Food companies could be forced to pay a ‘sugar tax’ if they continue to sell unhealthy food, a Government minister has warned.
Speaking at the Hay Festival, George Freeman, Life Sciences Minister, said sweet drinks and other sugar-rich foods were making Britain’s obesity crisis worse. About 25 per cent of adults are obese, compared to just three per cent 40 years ago.
Mr Freeman said that he did not think that “heavy-handed legislation is the way to go,” The Daily Telegraph reported.
However he added: “I think that where there is a commercial product which confers costs on all of us as a society, as in sugar, and where we can clearly show that the use of that leads to huge pressures on social costs, then we could be looking at recouping some of that through taxation.
“Companies should know that if you insist on selling those products, we will tax them.”
Professor Tim Lang, an expert on food policy at City University London, said some companies were producing food so unhealthy that it was unworthy of the name.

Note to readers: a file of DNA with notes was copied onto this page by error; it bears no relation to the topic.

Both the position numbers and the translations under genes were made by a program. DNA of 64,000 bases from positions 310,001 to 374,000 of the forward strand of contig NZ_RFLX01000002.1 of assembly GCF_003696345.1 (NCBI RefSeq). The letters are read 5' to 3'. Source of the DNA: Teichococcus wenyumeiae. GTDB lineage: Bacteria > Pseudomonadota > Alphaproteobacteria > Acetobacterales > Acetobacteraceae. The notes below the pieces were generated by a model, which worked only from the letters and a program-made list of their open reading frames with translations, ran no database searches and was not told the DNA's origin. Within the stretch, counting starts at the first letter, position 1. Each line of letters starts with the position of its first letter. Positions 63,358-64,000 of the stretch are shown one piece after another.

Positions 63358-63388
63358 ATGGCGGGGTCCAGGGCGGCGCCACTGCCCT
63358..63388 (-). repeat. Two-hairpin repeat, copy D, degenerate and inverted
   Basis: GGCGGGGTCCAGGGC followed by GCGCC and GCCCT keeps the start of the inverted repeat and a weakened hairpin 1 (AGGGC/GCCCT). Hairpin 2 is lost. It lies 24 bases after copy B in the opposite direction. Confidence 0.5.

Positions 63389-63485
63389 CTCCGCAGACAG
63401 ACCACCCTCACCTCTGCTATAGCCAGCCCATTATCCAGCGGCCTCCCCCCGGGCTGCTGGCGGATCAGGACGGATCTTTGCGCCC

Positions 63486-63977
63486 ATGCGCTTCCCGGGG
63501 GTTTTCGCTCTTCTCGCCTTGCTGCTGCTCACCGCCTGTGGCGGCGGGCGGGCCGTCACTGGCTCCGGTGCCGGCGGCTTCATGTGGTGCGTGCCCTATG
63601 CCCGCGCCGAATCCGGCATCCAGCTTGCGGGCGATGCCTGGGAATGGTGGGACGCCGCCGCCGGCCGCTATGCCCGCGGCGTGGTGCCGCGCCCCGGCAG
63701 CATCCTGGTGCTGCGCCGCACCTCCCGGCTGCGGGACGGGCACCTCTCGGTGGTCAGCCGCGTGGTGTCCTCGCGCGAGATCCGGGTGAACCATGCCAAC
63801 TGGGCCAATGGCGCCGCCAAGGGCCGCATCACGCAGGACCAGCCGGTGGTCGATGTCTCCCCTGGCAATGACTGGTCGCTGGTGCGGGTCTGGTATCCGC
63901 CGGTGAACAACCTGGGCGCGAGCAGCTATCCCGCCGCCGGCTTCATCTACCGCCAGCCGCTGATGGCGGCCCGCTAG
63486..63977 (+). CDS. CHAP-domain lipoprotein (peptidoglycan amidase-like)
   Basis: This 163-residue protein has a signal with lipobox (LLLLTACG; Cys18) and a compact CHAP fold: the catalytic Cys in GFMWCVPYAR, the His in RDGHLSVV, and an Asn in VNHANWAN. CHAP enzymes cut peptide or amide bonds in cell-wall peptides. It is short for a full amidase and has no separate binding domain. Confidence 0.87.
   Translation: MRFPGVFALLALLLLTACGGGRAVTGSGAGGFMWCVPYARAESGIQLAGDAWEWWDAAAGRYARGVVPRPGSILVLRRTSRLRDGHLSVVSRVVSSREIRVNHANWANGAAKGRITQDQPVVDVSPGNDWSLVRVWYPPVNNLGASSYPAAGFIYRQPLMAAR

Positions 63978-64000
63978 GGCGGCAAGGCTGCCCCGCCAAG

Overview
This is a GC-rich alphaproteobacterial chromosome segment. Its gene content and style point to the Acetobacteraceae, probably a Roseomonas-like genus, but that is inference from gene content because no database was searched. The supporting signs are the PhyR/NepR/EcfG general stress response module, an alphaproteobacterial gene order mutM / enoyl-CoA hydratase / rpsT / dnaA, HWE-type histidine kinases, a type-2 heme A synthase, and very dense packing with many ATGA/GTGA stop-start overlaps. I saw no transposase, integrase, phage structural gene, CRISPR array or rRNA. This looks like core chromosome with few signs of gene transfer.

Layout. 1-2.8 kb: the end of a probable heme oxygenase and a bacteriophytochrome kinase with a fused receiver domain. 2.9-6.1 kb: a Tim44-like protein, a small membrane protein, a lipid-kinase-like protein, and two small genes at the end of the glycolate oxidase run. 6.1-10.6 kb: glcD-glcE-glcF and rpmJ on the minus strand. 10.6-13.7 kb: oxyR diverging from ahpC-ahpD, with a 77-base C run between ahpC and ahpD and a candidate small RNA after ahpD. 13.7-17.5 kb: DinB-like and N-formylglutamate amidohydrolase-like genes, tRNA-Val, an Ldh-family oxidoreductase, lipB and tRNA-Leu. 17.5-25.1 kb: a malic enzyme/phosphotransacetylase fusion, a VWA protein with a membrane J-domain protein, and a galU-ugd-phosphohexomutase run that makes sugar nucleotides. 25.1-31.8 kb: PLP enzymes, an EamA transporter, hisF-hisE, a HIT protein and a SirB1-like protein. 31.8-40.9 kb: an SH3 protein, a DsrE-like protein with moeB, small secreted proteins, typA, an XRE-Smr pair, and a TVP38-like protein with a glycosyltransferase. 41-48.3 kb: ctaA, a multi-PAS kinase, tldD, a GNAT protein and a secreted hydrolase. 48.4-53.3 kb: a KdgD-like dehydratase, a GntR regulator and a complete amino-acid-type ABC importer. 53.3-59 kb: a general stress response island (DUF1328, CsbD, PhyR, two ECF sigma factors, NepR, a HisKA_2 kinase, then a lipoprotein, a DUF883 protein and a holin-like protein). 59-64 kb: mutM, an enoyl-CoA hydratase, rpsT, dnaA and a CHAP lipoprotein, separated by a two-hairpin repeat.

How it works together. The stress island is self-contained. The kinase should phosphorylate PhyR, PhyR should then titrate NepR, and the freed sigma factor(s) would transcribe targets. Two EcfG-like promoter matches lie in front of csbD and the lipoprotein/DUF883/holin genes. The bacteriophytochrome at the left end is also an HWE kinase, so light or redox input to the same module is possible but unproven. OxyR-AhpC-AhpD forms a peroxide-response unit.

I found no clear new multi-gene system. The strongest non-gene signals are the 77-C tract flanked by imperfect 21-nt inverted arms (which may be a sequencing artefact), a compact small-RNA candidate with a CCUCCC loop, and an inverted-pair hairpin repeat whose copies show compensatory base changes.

“They should not be allowed to call unhealthy food 'food’. It should only be allowed to be called 'snacks,’” he told an audience at the festival.
“They are basically just using a raw food ingredient to wrap sugar and flavourings around.”
Katherine Jenner, campaign director of pressure group Action on Sugar, said Britons needed to be weaned off their addiction to sugar.
“We have become a nation hooked on the white stuff, expecting all our food and drink to taste incredibly sweet,” she said.
“If we can slowly and gradually reduce the sugar and the sweetness as we have already done for salt we can all get used to far less sugar.”
Tesco has become the first supermarket to pledge to reduce the sugar content of all of its drinks with the amount to be reduced by five per cent a year for the foreseeable future.
The Department of Health said it was not planning to introduce a sugar tax, but a review of the idea is being carried out by Teesside University for Public Health England.
Mr Freeman’s remarks will be seen as an attempt to persuade food companies to clean up their act.
The industry has been credited with achieving a 15 per cent fall in average consumption of salt since 2001, which is said to have saved the NHS about £1.5bn a year.